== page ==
This excerpt alone is something all writers ask themselves but few actually state. A reader generally assumes the writer believes the statements he or she is making, unless the writer is a satirist or a politician: satirists trust the reader to discover the irony; politicians rely on the reader NOT to discover the duplicity. Most authors, though, try to write honestly, and most readers trust that they are doing so.
In teaching argument, I do remind my student writers to examine the evidence, principles, and precepts on which they are basing their assertions, so maybe this student thought that a sentence stating that he had done so was in order.
But I can usually put my finger on the spot in a paragraph or essay where the student loses faith in either his ideas or his power to express them: the grammar becomes tangled and the sentence becomes repetitious or redundant. And here it comes:
“I believe the statements that I am making because of personal experiences that I have gone through during my life.”
When, other than during his life, could he have had experiences? (We will for now discount the seeming experiences of dreams, or the possible spiritual experiences that might precede birth or succeed death. Even out-of-body experiences occur while one is alive, presumably.)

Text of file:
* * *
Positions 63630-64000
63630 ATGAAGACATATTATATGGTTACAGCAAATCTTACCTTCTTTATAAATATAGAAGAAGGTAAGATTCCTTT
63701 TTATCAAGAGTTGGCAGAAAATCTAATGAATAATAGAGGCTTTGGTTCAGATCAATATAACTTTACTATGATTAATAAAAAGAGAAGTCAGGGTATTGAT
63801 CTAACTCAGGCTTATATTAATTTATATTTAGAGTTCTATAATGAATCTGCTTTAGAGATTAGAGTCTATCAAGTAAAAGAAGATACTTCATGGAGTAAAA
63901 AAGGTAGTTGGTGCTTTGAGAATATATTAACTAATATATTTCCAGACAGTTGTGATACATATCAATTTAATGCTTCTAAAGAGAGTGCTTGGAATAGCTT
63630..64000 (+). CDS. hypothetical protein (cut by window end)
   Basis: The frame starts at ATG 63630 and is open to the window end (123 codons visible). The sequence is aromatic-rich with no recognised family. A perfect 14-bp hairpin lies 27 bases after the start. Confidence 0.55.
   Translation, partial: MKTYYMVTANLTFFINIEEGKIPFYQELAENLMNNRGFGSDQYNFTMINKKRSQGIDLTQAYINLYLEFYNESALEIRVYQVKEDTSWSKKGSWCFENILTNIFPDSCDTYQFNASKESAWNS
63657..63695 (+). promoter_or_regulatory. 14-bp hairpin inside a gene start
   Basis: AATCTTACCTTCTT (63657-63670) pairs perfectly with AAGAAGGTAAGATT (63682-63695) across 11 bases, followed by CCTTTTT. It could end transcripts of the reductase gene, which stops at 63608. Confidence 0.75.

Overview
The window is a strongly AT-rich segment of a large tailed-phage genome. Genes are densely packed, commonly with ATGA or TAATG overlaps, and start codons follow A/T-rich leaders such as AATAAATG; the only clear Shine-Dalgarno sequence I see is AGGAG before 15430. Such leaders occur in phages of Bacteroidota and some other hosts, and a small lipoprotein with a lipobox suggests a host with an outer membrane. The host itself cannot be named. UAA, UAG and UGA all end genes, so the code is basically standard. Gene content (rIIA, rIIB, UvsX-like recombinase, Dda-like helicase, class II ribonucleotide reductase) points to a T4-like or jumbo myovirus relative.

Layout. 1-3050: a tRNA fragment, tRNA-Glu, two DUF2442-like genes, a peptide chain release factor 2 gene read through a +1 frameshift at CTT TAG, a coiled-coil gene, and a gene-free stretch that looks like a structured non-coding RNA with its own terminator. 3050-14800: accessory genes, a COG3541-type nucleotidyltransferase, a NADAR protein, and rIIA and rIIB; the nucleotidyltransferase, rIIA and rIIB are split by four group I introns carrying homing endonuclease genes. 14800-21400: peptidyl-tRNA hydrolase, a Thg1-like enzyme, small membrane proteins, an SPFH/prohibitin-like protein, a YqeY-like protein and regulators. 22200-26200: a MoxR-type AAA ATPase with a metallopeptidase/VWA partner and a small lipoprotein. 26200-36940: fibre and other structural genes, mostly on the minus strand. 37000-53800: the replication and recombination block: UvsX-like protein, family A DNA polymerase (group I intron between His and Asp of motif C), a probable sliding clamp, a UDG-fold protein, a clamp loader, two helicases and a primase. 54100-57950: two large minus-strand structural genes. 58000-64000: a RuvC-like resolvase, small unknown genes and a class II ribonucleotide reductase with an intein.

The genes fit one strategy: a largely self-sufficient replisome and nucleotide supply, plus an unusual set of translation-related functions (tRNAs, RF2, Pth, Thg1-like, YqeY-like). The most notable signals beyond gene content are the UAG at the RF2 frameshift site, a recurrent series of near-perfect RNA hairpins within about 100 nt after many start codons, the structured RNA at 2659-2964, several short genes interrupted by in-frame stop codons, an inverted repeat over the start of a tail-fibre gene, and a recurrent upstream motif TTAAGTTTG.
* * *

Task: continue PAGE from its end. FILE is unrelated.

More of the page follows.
And what kind of experience might he have had that was not “personal,” at least in the sense that he was having them in person and taking them in directly?
The phrase “gone through” makes those experiences sound arduous, although he didn’t elsewhere characterize them—in fact, I’m not sure now whether he even told the reader what the experiences might have been, although the sentence itself seems like a lead-in to an anecdote used as evidence or example. What I am sure of is that the rest of the essay did not redeem the sentence or recover from it.
For his sake and the reader’s, the whole sentence should have been unwritten, just a conversation between writer and thinker (i.e., self) before moving into the meat of the argument.
I believe this statement that I am making because of personal experiences that I have gone through while reading the writing of students, scholars, essayists, reporters, and others during a pretty long life as a reader. But, dear reader, you knew that already.